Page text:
Adopting a Management Innovation in a Professional Organization - The Case of Improvement Knowledge in Healthcare
Journal article, 2015
The purpose of this paper is to study critical practices when adopting improvement knowledge as a management innovation in a professional organization.
This article is based on an action research approach, in which practitioners and researchers are seen as a part of a participative community generating actionable knowledge. Research involved gathering data over a five-year period through more than 250 interviews and 25 focus groups.
This paper identifies five critical practices for adopting a management innovation in a professional context: (1) focusing on labeling and theorizing to create an organization’s own vocabulary; (2) focusing on the role of internal change agents; (3) allowing for an evolutionary adoption process; (4) building new professional competence through the change agents; (5) and adopting a research-driven approach to the adoption of a management innovation.
For healthcare practitioners, this paper points to practices to consider when adopting improvement knowledge – for example, identifying the patient as the guiding principle and encouraging involvement and local change initiatives. For practitioners in other professionally driven organizations, this paper identifies critical practices for adopting a management innovation – for example, focusing on theorizing and labeling in order to create an organization’s own vocabulary related to the professional context.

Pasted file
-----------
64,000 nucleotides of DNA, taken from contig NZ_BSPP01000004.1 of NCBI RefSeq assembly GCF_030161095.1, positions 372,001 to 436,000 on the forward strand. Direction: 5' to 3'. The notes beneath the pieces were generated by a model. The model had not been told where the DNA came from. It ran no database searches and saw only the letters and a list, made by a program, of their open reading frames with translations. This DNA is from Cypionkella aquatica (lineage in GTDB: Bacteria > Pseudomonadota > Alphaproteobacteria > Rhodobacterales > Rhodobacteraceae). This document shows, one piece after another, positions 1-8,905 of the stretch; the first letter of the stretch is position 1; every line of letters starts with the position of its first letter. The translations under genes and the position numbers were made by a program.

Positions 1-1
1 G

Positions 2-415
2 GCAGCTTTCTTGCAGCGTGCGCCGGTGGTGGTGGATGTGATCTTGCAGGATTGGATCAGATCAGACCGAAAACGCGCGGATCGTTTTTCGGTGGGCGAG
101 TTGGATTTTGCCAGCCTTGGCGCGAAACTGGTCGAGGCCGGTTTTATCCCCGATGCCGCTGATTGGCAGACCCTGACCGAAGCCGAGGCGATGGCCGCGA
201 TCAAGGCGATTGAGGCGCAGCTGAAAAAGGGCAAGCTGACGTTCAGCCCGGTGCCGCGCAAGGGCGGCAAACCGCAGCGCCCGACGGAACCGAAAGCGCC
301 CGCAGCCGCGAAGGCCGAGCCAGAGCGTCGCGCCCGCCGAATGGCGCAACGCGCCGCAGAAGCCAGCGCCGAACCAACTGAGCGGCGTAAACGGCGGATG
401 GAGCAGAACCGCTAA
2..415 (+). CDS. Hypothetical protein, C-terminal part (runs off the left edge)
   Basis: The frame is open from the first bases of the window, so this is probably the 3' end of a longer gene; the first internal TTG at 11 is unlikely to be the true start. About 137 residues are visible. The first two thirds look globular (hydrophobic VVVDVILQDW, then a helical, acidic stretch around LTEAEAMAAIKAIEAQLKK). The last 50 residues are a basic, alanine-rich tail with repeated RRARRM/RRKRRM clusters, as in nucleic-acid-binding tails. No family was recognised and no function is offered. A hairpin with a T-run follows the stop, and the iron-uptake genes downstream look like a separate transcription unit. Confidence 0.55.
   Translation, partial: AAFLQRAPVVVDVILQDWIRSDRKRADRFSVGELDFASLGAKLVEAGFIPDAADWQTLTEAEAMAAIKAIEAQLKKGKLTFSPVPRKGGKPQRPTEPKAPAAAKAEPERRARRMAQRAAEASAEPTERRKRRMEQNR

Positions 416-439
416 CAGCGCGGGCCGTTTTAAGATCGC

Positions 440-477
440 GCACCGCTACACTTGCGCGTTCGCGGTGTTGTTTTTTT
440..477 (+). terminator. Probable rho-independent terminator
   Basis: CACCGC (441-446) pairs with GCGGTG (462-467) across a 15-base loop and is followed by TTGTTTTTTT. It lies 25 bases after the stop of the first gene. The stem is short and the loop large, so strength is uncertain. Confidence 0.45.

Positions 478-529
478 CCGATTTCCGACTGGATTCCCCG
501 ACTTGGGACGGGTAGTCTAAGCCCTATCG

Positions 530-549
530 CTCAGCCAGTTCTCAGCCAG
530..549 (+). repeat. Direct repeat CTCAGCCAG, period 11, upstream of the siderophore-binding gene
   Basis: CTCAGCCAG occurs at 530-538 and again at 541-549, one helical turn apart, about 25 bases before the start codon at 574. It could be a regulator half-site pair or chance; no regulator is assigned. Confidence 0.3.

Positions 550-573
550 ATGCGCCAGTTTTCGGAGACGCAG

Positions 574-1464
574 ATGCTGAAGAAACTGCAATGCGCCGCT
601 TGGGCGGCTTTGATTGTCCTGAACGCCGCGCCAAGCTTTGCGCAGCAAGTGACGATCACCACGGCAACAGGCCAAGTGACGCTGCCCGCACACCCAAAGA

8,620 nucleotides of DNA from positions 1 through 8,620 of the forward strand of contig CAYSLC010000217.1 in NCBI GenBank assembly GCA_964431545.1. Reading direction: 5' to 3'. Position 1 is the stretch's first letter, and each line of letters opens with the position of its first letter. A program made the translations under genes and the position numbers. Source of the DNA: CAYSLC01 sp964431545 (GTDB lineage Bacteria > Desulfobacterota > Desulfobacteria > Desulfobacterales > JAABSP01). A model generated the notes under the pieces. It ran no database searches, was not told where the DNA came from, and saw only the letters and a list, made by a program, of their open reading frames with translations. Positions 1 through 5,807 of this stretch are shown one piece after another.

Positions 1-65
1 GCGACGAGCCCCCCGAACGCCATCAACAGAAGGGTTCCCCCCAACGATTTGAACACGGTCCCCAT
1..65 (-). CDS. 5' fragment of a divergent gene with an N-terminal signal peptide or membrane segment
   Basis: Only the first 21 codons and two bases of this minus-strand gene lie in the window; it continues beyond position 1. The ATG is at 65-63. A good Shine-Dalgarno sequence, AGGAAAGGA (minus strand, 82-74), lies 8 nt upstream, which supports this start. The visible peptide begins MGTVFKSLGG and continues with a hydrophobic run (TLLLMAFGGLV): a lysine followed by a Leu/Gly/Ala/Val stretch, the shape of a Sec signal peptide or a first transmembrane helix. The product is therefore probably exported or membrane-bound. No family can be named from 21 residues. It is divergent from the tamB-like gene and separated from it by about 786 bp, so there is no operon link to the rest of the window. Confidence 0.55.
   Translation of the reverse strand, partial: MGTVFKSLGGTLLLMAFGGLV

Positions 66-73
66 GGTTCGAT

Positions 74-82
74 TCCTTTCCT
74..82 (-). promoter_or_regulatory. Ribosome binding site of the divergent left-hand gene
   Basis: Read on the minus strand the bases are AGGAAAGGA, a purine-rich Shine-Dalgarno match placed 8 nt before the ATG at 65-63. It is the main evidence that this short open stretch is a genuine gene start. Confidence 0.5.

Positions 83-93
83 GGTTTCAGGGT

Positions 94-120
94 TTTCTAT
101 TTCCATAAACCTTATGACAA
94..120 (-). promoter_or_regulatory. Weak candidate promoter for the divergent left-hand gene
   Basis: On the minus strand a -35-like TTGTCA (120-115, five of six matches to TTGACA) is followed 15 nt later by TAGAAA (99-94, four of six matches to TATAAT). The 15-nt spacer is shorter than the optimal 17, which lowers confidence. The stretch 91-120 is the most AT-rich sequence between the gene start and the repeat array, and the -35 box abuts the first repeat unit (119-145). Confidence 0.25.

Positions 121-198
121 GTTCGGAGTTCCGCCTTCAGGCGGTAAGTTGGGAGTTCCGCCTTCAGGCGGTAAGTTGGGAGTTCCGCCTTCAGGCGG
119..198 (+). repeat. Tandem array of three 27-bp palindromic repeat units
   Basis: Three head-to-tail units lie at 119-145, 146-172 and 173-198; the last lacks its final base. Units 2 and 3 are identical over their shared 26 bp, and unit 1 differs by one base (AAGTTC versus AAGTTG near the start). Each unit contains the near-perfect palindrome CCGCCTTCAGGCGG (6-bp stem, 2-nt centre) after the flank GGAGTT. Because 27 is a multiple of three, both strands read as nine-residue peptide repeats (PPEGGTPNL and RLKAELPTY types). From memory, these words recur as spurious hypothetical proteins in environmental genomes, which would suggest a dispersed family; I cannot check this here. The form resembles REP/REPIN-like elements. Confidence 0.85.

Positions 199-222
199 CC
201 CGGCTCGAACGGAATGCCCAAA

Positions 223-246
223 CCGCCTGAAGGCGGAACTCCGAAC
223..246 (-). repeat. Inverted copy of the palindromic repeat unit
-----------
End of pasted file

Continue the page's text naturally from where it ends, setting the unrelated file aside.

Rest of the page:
On a generic level, this paper contributes to the understanding of critical aspects when adopting management innovations in a professional organization. In a healthcare context, this paper points to the value of improvement knowledge for improving quality of care. Improvement knowledge is relatively new in healthcare, and this study provides an example of a hospital in which this management innovation helped transform the organization.